Want to understand why California is such a political and budgetary mess? Consider the case of Roman Polanski.
In a strange way, the attempt by Los Angeles County prosecutors to arrest, extradite, and presumably send the French-Polish film director to prison for a 30-year-old crime—having sex with an unwilling 13 year old—offers a clear example of this state’s governing myopia.
Putting Polanski in prison might serve ideals of justice, but it’d also be a crime against this state’s taxpayers. If L.A.’s district attorney doesn’t come to his senses and drop the case, the governor should step in and use his powers of commutation to end the matter.
Much like Jake Gittes, the private detective in Polanski’s Chinatown whose obsession with personal and moral questions blind him to the systemic and financial nature of the crime he’s investigating, Californians are focusing on the admittedly interesting moral questions about Polanski’s case. But the real issue it raises is fiscal.
California’s budget was busted because of unchecked growth in three big sitems: health and human services programs, tax breaks, and—here’s the one relevant to Polanski—corrections.
The state’s prison population has increased by 125 percent over the past 20 years, from 76,000 to more than 170,000 inmates. In the same period, state spending on corrections has increased more than $8 billion, or 450 percent, in the past 20 years, and now represents 11 percent of the state’s budget, up from 5 percent two decades ago.
Polanski scandal full coverage
• Marcia Clark: Is Polanski the New O.J.?
• Ben Crair: How Polanski Could Help the RightDriving that spending: the prison lobbies, most notably the state’s powerful prison guards’ union. With the union’s backing, crime victims and politicians of both parties have convinced voters to support tougher sentences—especially on repeat offenders, sex offenders, and juveniles. Longer sentences produce not only more prisoners (leading to dangerous overcrowding that was blamed for a major prison riot earlier this year) but also an older prison population.
Older people need more health care. Even with big increases in prison budgets, California has been unable to provide prison health care at a level that meets modern standards. That has forced federal judges to step in and demand costly health-care improvements and, more recently, the release of thousands of inmates from the overcrowded prisons.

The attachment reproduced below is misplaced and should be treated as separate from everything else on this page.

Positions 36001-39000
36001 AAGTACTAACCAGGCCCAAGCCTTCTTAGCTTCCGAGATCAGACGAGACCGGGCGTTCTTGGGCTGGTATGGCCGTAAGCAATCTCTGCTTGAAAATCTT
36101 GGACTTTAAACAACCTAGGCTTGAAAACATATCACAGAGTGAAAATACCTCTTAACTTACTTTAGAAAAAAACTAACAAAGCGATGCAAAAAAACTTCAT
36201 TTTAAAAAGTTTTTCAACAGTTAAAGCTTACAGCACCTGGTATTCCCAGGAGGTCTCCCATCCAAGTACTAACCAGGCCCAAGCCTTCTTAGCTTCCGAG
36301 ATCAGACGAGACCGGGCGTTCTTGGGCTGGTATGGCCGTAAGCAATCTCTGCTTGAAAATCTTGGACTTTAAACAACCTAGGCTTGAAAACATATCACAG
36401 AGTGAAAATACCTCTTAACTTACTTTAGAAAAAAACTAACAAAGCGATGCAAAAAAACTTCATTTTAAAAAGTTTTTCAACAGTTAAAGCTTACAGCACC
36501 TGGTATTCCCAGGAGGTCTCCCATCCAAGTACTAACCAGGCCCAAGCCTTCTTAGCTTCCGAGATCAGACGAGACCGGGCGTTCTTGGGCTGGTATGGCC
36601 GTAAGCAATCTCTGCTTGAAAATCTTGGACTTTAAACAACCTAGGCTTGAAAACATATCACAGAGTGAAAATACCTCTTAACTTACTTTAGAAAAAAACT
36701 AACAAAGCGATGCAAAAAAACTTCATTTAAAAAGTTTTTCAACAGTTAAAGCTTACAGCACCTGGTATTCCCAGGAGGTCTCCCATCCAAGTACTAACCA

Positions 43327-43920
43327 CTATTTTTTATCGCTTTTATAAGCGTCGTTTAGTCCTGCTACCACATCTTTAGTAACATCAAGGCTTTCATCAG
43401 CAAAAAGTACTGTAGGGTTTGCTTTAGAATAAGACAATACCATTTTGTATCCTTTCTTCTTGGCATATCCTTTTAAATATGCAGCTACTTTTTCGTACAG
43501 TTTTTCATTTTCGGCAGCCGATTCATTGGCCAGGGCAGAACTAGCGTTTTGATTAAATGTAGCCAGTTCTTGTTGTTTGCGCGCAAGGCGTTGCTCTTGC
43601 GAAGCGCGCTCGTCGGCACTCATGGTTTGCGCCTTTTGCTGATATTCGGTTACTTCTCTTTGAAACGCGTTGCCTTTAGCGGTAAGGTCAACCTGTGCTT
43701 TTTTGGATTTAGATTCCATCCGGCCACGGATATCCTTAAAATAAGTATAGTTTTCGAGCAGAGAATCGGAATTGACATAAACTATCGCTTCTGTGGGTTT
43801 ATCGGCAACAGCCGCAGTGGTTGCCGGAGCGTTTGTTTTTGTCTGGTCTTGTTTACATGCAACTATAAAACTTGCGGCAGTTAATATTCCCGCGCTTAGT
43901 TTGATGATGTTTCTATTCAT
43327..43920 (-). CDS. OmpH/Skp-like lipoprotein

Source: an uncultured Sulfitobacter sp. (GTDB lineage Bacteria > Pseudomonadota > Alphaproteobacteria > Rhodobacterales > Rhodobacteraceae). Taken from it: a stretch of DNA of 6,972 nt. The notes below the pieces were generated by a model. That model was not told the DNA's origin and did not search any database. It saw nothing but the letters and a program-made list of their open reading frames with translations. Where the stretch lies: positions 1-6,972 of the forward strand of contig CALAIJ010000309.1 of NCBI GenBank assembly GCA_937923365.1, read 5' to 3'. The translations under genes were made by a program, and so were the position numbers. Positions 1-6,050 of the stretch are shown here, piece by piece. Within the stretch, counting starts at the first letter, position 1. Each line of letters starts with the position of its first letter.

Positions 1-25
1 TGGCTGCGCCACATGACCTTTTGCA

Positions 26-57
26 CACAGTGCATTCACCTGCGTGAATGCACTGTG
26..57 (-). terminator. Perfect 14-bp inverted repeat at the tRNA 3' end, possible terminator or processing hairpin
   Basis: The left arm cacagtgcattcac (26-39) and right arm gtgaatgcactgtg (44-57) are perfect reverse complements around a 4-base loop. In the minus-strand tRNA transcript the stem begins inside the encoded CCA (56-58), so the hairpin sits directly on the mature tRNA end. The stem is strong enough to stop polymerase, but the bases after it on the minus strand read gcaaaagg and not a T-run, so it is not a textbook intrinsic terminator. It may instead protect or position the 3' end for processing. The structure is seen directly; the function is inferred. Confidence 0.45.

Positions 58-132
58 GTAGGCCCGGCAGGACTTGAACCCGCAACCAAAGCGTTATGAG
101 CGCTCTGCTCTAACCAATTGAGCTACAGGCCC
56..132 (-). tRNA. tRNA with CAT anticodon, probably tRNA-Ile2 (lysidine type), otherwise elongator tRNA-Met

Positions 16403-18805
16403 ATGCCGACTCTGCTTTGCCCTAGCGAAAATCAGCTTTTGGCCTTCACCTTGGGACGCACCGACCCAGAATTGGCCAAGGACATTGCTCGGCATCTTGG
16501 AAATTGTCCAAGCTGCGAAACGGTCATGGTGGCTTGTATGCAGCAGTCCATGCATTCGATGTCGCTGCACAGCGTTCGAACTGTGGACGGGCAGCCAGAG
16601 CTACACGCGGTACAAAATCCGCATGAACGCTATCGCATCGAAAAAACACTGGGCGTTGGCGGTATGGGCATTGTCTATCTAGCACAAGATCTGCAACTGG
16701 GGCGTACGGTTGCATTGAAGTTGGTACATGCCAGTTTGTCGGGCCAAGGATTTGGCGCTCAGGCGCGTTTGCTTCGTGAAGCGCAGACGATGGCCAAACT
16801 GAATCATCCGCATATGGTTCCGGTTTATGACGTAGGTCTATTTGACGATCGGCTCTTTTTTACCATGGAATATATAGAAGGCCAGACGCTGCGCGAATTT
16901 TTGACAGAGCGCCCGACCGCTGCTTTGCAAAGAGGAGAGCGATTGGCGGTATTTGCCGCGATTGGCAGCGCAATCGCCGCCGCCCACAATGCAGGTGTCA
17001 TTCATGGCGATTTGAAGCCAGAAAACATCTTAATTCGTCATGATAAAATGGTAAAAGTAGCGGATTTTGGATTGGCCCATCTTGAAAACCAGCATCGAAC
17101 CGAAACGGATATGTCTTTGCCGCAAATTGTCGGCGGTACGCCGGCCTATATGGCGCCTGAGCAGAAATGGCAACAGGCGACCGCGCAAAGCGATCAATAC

But most state politicians (Gov. Schwarzenegger, to his credit, has been an exception) have resisted these federal demands in the interests of their own political safety. Far better to push California further over the fiscal cliff than risk being labeled “soft on crime.” Tough-on-crime legislators, cops, and prosecutors have led the fight against common-sense legislation to reduce sentences or release older, nonviolent offenders.
Government finances play a role, too. Prosecutors and police are local officials whose budgets are decided by cities and counties. But the prisons are a state budget item. By seeking long sentences and charging for crimes that require state prison stays, prosecutors essentially shift inmate costs from their own local governments to the state.
The result of all this? Put simply, the California prisons already have more Roman Polanskis—old folks (Polanski is 76) who committed their crimes decades ago—than the state can afford.
That said, I agree with those who believe that the 42 days he spent in custody three decades ago is far too light a sentence for his crime. But in California’s present reality, the question of whether the director deserves further punishment should be an academic one. The more important question is whether Polanski is such a threat to public safety in California that the state should spend its very limited resources to extradite him from Switzerland and imprison him here. Since he lives an ocean away, the obvious answer to that question is no.
Putting Polanski in prison might serve might serve ideals of justice, but it’d also be a crime against this state’s taxpayers. If L.A.’s district attorney doesn’t come to his senses and drop the case, the governor should step in and use his powers of commutation to end the matter. Anyone who objects that this lets a villain off the hook might be told to forget it, and then reminded that this is…well, Chinatown.
Joe Mathews is a journalist, an Irvine senior fellow at the New America Foundation, and a contributing writer at the Los Angeles Times. He previously served as Justice Department reporter for The Wall Street Journal and as a city desk reporter at the Baltimore Sun. He is the author of The People's Machine: Arnold Schwarzenegger and the Rise of Blockbuster Democracy.